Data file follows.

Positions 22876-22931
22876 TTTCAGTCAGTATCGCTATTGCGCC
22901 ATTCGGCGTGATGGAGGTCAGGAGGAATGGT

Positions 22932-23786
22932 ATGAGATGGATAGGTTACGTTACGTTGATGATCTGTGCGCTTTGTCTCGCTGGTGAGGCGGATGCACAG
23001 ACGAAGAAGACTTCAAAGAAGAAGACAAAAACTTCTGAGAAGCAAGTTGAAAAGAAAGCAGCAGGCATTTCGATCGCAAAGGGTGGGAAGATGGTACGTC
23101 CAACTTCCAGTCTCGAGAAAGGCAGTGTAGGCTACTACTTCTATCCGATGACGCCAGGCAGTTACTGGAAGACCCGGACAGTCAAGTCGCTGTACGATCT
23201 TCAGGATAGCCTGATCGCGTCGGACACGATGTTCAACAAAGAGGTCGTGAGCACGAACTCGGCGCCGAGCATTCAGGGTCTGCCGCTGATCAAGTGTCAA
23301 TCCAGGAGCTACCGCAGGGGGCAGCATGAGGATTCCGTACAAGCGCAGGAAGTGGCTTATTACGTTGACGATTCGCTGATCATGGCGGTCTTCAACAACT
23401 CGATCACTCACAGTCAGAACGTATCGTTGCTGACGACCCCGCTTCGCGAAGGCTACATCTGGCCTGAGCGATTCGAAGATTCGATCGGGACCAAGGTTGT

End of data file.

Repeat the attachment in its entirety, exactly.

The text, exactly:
Positions 22876-22931
22876 TTTCAGTCAGTATCGCTATTGCGCC
22901 ATTCGGCGTGATGGAGGTCAGGAGGAATGGT

Positions 22932-23786
22932 ATGAGATGGATAGGTTACGTTACGTTGATGATCTGTGCGCTTTGTCTCGCTGGTGAGGCGGATGCACAG
23001 ACGAAGAAGACTTCAAAGAAGAAGACAAAAACTTCTGAGAAGCAAGTTGAAAAGAAAGCAGCAGGCATTTCGATCGCAAAGGGTGGGAAGATGGTACGTC
23101 CAACTTCCAGTCTCGAGAAAGGCAGTGTAGGCTACTACTTCTATCCGATGACGCCAGGCAGTTACTGGAAGACCCGGACAGTCAAGTCGCTGTACGATCT
23201 TCAGGATAGCCTGATCGCGTCGGACACGATGTTCAACAAAGAGGTCGTGAGCACGAACTCGGCGCCGAGCATTCAGGGTCTGCCGCTGATCAAGTGTCAA
23301 TCCAGGAGCTACCGCAGGGGGCAGCATGAGGATTCCGTACAAGCGCAGGAAGTGGCTTATTACGTTGACGATTCGCTGATCATGGCGGTCTTCAACAACT
23401 CGATCACTCACAGTCAGAACGTATCGTTGCTGACGACCCCGCTTCGCGAAGGCTACATCTGGCCTGAGCGATTCGAAGATTCGATCGGGACCAAGGTTGT